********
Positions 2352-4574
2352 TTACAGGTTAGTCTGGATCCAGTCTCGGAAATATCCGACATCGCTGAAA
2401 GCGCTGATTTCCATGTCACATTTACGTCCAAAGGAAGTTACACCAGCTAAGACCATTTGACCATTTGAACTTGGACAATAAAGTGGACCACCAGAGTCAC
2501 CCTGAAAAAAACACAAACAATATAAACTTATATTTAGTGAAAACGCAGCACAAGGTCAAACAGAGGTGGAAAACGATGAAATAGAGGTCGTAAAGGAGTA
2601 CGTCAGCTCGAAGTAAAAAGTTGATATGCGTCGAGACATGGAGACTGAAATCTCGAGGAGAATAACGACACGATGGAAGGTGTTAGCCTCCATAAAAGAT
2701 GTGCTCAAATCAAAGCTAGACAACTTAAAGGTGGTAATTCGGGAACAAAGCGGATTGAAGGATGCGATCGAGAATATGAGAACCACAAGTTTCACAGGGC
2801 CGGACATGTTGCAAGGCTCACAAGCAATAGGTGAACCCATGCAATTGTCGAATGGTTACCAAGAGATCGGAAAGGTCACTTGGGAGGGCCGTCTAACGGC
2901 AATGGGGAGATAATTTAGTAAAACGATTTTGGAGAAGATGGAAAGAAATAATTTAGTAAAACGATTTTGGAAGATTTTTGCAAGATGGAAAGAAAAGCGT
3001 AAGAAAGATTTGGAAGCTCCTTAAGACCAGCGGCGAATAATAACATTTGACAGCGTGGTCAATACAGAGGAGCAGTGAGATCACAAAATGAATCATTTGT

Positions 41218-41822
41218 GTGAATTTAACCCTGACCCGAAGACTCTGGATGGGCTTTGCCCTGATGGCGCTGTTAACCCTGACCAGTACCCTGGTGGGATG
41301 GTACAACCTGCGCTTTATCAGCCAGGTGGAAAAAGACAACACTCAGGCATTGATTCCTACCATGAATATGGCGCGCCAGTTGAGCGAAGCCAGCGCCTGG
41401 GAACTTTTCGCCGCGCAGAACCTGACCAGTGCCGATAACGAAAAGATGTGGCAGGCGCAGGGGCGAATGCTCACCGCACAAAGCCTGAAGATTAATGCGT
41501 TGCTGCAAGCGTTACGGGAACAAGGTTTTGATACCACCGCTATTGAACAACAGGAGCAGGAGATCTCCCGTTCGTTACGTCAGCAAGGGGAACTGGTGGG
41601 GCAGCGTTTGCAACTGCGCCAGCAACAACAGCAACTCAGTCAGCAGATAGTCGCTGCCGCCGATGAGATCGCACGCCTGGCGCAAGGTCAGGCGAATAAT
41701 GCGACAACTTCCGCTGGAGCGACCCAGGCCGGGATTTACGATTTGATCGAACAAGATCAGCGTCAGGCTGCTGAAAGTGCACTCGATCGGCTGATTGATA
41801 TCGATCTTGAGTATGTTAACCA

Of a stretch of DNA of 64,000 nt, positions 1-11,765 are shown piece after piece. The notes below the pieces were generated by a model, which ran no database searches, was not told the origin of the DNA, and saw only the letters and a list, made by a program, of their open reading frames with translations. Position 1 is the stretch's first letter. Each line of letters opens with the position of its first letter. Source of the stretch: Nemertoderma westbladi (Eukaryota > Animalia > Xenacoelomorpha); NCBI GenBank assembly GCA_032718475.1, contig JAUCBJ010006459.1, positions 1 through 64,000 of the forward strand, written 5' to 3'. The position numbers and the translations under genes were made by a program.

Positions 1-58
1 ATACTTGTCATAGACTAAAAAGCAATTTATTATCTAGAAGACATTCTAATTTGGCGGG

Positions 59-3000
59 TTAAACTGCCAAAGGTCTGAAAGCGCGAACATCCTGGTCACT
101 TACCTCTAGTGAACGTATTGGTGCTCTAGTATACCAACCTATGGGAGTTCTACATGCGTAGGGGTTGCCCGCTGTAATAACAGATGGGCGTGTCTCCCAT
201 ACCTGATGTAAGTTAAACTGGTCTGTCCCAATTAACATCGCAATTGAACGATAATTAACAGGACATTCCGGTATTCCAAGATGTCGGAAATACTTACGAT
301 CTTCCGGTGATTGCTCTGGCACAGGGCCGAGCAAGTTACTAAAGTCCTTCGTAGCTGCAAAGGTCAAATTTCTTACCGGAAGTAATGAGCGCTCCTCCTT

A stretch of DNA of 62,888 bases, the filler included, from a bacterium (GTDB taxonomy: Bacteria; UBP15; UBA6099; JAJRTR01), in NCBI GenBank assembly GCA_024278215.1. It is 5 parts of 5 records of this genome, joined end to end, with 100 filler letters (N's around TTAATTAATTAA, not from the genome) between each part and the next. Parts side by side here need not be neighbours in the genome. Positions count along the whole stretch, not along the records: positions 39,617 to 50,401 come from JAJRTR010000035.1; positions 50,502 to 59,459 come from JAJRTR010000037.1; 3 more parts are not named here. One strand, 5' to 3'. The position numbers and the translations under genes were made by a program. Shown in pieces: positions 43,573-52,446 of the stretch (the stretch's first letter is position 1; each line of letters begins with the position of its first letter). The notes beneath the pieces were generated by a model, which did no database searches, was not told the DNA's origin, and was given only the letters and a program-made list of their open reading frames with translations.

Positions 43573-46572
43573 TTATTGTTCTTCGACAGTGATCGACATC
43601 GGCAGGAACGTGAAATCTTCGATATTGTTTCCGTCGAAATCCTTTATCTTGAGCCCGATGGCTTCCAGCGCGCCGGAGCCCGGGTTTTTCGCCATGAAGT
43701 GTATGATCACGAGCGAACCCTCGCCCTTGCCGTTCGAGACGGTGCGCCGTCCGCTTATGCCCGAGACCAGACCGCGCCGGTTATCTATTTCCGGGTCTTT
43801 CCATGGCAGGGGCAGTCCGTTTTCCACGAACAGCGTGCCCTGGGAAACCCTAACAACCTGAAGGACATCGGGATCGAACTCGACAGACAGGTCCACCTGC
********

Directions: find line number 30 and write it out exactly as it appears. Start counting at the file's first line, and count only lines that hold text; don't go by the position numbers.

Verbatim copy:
43701 GTATGATCACGAGCGAACCCTCGCCCTTGCCGTTCGAGACGGTGCGCCGTCCGCTTATGCCCGAGACCAGACCGCGCCGGTTATCTATTTCCGGGTCTTT